Kabul, Jan 13 (EFE).- Thousands of people have been pushed into drug addiction in Afghanistan – the world’s largest producer of opium – amid the ongoing economic crisis since the Taliban came to power in August last year.
The crisis, with a shortage of food, employment and liquidity, has prevented the Taliban from keeping their promise of outlawing opium production in the country.
A thick fog smelling of burnt drugs rises from under one of Kabul’s bridges, where a crowd gathers daily in the dry riverbed to buy and consume opium.
Under the bridge, where many of the people reside, they sit in groups and consume drugs, while street vendors walk around selling tea, cigarettes and cakes.
Nearby, there lay a corpse covered with plastics, without anyone paying too much attention to it. “There’s another body there, go and look,” said one of the addicts.
The body was carefully wrapped in rags next to an open path along the dry river bed.
“It’s been lying here for a week already, no one is taking the body,” explained one of the addicts, before walking off in search of drugs.
The significant increase in the number of drug addicts is mainly due to the severe humanitarian crisis in Afghanistan following decades of conflict and severe drought.
The situation has been aggravated by the Taliban’s arrival in power on Aug. 15, which resulted in the suspension of aid and reconstruction funds as well as freezing of its foreign assets.
The lack of international support, coupled with the withdrawal of many humanitarian agencies, led to the closure of most drug rehabilitation centers, further hampering the Taliban’s attempts to curb addiction.
The current capacity of rehabilitation centers is less than half that of previous years, where more than 40,000 people came to be treated every year.
“Despite our efforts to find financers for the treatment centers, we couldn’t find donors to support the efforts toward decreasing the number of addicts in the country,” Mohammad Nasir Sharifi, head of the government’s Drug Demand Reduction program, told EFE.
In Afghanistan there are currently “between 3.5 and 4 million drug addicts and financial shortage is the main challenge for their treatment,” Sharifi added.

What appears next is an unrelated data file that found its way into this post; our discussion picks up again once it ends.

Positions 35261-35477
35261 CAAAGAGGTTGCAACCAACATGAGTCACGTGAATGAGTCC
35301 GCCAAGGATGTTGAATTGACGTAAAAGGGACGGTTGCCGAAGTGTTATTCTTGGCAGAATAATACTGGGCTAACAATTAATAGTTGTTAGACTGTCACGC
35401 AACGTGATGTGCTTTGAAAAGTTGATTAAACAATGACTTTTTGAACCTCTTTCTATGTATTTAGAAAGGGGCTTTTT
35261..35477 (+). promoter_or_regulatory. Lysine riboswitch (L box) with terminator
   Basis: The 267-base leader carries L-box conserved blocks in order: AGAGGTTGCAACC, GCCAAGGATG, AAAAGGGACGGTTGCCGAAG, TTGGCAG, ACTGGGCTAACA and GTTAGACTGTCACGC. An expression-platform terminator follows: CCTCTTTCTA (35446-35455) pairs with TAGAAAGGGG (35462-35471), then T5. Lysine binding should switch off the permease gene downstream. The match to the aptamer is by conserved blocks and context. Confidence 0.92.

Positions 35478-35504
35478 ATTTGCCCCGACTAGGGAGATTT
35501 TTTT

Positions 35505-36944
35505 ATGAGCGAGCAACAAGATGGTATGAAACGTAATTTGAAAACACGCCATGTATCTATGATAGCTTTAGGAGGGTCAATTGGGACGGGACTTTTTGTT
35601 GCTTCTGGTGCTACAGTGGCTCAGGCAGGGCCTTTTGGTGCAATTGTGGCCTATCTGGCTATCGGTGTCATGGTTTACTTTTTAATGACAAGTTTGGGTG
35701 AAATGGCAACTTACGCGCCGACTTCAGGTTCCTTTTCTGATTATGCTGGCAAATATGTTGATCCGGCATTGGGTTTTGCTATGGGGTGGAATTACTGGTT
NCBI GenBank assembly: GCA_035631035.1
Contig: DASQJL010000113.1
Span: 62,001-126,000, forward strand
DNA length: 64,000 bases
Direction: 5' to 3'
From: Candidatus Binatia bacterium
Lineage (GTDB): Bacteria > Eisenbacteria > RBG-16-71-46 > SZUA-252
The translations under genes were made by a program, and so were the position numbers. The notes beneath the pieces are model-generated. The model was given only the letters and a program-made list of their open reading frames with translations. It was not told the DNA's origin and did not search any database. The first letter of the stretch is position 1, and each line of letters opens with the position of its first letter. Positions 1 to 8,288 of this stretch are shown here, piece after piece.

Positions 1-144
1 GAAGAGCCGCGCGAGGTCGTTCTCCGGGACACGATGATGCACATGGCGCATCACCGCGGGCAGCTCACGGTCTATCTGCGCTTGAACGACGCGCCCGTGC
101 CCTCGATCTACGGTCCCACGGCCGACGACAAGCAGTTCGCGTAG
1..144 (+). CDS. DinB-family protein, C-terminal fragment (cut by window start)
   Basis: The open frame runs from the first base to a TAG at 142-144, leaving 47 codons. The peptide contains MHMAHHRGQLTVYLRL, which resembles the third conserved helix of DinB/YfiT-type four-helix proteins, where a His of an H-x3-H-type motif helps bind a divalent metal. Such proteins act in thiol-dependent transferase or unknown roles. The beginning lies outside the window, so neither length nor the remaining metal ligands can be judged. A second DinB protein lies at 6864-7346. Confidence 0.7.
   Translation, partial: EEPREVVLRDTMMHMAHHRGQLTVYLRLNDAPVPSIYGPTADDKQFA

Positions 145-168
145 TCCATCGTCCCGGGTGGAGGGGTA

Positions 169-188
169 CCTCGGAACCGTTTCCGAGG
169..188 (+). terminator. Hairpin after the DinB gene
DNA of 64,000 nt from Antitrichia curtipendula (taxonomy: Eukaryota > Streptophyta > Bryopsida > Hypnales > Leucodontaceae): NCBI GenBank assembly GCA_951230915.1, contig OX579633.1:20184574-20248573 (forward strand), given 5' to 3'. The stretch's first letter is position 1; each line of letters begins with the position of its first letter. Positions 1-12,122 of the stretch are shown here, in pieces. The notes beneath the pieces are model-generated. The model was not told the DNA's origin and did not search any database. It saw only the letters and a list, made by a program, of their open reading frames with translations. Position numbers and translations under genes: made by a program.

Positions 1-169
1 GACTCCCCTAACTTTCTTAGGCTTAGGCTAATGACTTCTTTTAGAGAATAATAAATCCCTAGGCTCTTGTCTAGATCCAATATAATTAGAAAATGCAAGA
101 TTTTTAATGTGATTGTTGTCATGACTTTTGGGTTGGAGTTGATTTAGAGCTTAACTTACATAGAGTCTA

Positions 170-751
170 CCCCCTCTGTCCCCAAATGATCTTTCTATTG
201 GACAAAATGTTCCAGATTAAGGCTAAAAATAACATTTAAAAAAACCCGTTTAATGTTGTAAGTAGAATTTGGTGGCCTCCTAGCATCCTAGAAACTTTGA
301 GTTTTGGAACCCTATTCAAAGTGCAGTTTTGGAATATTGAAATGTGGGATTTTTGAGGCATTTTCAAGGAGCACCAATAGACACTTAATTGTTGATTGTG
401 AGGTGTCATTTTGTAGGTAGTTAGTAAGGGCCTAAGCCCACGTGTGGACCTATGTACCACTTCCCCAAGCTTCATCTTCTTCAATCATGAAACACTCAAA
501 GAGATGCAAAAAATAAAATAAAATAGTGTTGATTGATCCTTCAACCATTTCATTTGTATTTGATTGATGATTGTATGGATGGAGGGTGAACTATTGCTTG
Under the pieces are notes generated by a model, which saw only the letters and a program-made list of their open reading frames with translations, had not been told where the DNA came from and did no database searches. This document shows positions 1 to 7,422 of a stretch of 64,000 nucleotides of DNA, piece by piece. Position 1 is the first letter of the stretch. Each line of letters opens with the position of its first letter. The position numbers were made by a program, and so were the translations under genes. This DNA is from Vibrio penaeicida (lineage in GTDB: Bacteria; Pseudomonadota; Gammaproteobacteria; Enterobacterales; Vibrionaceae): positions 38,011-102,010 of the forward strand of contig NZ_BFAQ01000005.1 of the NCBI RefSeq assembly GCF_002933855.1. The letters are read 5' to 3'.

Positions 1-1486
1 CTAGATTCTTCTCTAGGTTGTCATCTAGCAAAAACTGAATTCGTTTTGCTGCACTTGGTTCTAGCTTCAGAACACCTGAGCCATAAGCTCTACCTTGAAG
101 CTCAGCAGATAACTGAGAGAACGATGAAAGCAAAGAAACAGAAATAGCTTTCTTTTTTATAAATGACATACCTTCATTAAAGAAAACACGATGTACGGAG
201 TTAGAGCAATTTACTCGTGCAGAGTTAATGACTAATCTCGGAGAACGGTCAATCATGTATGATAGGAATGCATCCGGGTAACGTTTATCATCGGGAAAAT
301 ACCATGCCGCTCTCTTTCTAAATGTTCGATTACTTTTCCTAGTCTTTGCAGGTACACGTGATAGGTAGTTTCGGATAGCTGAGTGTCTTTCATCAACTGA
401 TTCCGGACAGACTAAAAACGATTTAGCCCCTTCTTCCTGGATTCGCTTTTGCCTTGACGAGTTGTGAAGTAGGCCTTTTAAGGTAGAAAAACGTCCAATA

Among them is Ghulam Maroof, a 50-year-old former metalworker addicted to drugs since the age of 15, who survives on the meager money he collects from begging and cleaning cars, while neglecting his six-member family.
“I got addicted due to unemployment as I was with friends and started smoking cigarettes and hashish to pass the time and relax a little,” he told EFE.
Although the Taliban had consistently announced in the past that they would end opium poppy cultivation in the country when they returned to power, Afghan peasants continue their production, in part because no one has told them otherwise so far.
“We haven’t received any message from the government on banning the cultivation of poppy and currently the cultivation of poppies has increased due to unemployment,” Ismatullah, a farmer in southwestern Nimroz province bordering Iran, told EFE.
“Earlier, if 100 kg opium was being smuggled per day to Iran, now it has increased to 2,000 kg,” he stressed.
Abdul Nasir, another farmer from the southern province of Helmand, confirmed to Efe that “most people have resumed poppy cultivation, since there are no other means of livelihood.”
The official spokesman of the Taliban Government, Bilal Karimi, told EFE that the order to ban opium cultivation in the country has not yet been issued because they are trying to find “alternative livelihoods to poppy cultivation for farmers, through domestic income, employment and international support.”